Freemason tradition however points to an earlier source. Many indicate that its origins are tied to the Temple of Solomon, where workers who constructed the temple gleaned the rituals of Solomon's temple. Others however indicate that it predates Solomon's temple, and in fact traces back to Egypt. In either of these cases, the constant is that it was tied to, or gleaned from ancient Israel (referring to the progeny of Jacob, Son of Isaac, son of Abraham).

Now, going to Jacob and moving forward: Bible history says that Jacob had a Son, Joseph, who was sold into slavery in Egypt, and then rose to power, as the Pharoah's right hand man. This was accomplished through Joseph's interpretation of a dream which Pharoah had, predicting a seven year period of abundance, followed by a seven year famine. this foreknowledge allowed Pharoah the opportunity to prepare for the famine during the prosperous years. These events culminated in Jacob and his family migrating to Egypt and reuniting with Joseph.

Now consider: This event would have made the Pharoah quite prosperous. It is reasonable to assume that, at that point, Joseph, and by association Joseph's family - were held in relatively high regard by the Pharoah, and those around him.It is also reasonable to assume that Joseph, being devoutly religious shared his religious views and history with Pharoah and others within his circle of influence.

So then, is it possible that the book of the Dead, an Egyptian text, did in fact originate, or at the very least was influenced by Joseph, and his Family? I have a friend who had the opportunity to see parts of a Book of Breathings on display in the Musee du Louvre. I have not had the opportunity to personally  study the book of the dead, or its translation, so I am trusting my friend at his word, but his description of the Book of the dead  and translation offered included parts which again bore striking resemblance to portions of the Masonic ceremonies, and LDS temple ceremonies.

As such, it seems  possible that the Book of the dead may have in fact been influenced by Abraham's progeny. It seems possible that portions of Abraham's writings may have found there way into Egyptian texts.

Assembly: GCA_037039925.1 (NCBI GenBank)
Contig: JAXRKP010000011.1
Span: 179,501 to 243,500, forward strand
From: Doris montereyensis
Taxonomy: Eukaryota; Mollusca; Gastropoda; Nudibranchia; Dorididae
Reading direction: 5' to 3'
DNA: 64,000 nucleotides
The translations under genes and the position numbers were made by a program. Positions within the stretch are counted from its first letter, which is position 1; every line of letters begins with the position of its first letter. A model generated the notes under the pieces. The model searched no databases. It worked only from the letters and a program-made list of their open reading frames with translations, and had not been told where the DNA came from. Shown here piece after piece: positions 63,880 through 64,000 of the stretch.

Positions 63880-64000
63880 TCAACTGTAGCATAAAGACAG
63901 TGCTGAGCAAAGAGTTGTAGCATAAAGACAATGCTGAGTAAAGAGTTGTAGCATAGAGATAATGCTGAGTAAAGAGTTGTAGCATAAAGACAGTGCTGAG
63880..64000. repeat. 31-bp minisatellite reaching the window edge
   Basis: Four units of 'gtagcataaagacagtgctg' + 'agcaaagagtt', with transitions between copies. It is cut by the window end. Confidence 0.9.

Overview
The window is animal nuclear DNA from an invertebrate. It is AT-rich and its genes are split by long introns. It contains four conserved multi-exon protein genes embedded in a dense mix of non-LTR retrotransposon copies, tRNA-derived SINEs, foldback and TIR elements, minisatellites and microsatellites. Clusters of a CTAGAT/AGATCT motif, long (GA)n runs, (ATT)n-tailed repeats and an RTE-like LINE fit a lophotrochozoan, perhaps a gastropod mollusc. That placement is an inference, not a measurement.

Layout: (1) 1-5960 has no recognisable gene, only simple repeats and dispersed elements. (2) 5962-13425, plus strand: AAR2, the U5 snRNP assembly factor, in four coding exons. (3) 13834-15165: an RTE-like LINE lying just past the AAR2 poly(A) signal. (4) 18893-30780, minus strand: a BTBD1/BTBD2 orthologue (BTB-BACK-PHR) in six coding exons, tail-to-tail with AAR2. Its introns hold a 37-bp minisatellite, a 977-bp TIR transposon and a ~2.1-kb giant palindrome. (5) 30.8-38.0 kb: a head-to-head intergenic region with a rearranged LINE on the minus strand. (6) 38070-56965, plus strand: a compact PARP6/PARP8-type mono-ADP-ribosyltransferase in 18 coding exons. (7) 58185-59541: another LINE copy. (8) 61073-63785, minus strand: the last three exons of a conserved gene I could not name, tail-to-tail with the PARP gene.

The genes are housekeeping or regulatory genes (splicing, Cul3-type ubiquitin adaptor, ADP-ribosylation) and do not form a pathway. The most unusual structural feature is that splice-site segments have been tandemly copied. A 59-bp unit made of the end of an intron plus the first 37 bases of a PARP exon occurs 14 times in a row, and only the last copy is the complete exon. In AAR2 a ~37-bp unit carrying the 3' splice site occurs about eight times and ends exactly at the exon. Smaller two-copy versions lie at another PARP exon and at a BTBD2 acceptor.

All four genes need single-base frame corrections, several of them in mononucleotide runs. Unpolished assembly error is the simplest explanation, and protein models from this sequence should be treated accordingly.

I don't offer this as fact, I have never heard anyone else pose this theory, this scenario is entirely my own creation. It is not offered to prove or disprove any point in particular, only to point out that there are other alternatives to the extremes being offered by the media, the religiously or intellectually overzealous on either side of the debate.

It goes back to a point I have made before, that we humans are not nearly as smart as we think we are. We are incredibly bad at keeping an unbiased view, and are therefore quite often blinded to many possible scenarios which fit the limited data we have to work with. Frequently I hear arguments that "God doesn't exist because (insert fact) is a contradiction". Well, no. (fact) doesn't disprove the existence of an intelligent being, it only calls into question certain assumptions about the characteristic of said being.

We assume too much and understand too little. We all too often place on a pedestal, and blindly accept as infallible, "prophets" of either a spiritual or intellectual nature. And where one worships, another seeks to dethrone by exposing their malice. We would be much better served by a general tendency to trust, respect and the liberal application of Hanlan's razor ("Never attribute to malice that which can be explained by ignorance or incompetence").